Metal halide bulbs last 12,000 hours, Hall said, whereas LED lights have a 50,000-hour lifespan. In terms of brightness, Hall said, LEDs require a third of the wattage of conventional bulbs to give the equivalent amount of light.

Some residents and business owners have expressed concerns about spotty lighting downtown, Drew said, which would be alleviated by LEDs. Hall says such street lights are very directional, which cuts down on light pollution, always a concern in cities.

Hall said there is perceptual and psychological issue when it comes to how people experience light.

"Lumens are usually measured by a light meter, but 'pupil lumens' indicate to what extent that light actually helps people see. The color of the light affects the pupils lumens. Those orange high-pressure sodium lights may put out a lot of lumens per watt, but whiter light — with more color at the blue end of the spectrum — helps the human eye see better, so people feel more secure in the whiter light, even if it is not technically much brighter.  

"LED lights can produce that color and brightness that suits the human eye and makes people feel safe, but at a much lower wattage," Hall explained. "So, we can achieve a more desirable effect and use less electricity. But changing to LEDs means more than screwing in different light bulbs. The whole fixture needs to be replaced, and that is expensive," Hall explained.

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Michael Stielau August 15, 2013 at 08:01 AM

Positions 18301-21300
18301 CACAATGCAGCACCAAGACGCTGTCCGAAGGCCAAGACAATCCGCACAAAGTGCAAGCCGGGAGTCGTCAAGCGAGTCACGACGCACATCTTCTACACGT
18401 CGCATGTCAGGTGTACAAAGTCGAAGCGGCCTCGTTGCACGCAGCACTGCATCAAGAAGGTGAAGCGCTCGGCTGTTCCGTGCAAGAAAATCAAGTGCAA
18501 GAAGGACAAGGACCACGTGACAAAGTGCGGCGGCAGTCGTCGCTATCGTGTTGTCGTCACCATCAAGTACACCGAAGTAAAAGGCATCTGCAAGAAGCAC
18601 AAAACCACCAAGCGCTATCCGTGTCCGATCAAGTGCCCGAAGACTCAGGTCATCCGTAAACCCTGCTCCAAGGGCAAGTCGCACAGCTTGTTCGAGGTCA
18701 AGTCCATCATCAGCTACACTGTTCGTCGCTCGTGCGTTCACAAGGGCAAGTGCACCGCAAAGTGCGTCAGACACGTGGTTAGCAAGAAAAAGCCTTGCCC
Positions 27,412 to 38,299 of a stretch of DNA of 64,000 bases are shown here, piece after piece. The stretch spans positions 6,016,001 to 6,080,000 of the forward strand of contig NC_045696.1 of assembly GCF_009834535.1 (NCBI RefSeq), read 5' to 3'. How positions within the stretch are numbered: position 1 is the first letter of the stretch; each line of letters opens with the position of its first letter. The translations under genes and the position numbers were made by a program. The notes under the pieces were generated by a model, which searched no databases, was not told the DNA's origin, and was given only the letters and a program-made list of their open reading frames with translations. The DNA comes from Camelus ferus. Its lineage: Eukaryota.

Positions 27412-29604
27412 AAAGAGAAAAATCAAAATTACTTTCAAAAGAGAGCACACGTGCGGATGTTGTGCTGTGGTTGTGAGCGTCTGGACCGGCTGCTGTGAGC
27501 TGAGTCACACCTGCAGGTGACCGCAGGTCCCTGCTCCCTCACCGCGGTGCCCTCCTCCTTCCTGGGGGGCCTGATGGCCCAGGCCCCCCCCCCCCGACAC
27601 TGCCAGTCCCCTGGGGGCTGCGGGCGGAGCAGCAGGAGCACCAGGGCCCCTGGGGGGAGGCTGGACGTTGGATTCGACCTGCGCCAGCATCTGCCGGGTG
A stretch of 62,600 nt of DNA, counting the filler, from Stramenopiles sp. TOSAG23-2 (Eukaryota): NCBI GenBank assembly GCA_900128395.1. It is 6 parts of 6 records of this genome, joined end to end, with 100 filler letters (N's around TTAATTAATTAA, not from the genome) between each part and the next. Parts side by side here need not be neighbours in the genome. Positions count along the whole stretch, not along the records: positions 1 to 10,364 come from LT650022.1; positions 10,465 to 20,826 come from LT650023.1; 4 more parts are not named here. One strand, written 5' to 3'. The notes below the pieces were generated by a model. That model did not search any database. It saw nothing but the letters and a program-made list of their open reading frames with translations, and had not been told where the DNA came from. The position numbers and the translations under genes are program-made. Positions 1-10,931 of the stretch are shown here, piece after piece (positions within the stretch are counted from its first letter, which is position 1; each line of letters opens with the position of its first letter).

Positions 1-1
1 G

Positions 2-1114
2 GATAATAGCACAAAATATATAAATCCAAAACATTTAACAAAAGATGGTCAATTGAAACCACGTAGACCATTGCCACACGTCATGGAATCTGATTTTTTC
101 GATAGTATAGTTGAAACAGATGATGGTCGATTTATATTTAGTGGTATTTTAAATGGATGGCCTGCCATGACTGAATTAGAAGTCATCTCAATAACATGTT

LED lights are definitely the way to go, but I think it should be CL&P that replaces the current lights with LED's instead of Middletown having to foot the bill for it. IMHO, it sounds like CL&P is trying to rid themselves of a maintenance problem and dressing it up as a cost savings in order to sell the idea to Middletown taxpayers.
My Opinion August 15, 2013 at 08:59 AM
Bravo for an excellent article.
John Q. Public August 15, 2013 at 10:27 AM
Mr. Stielau: Why would you think that CL&P would replace the current lights at their own expense? They make money selling electricity, so there isn't any benefit to them. It's all well and good to say someone else should pay for it, but it is not going to happen. Also, CL&P doe not "want" to sell the lights. A state law forces them to sell the lights if the city wants to buy them. They make a guaranteed profit on the lights under the current deal and they would be very happy to continue doing so forever.
Michael Stielau August 15, 2013 at 11:00 AM
Mr. J.Q. Public: I think that CL&P should do it for the same reason that they replaced regular incandescent light bulbs with metal halide or sodium vapor lamps many years ago... a much more efficient use of a non-renewable energy resource. They made money selling electricity back then too, so there wasn't any benefit to them, as you put it, but they still did it.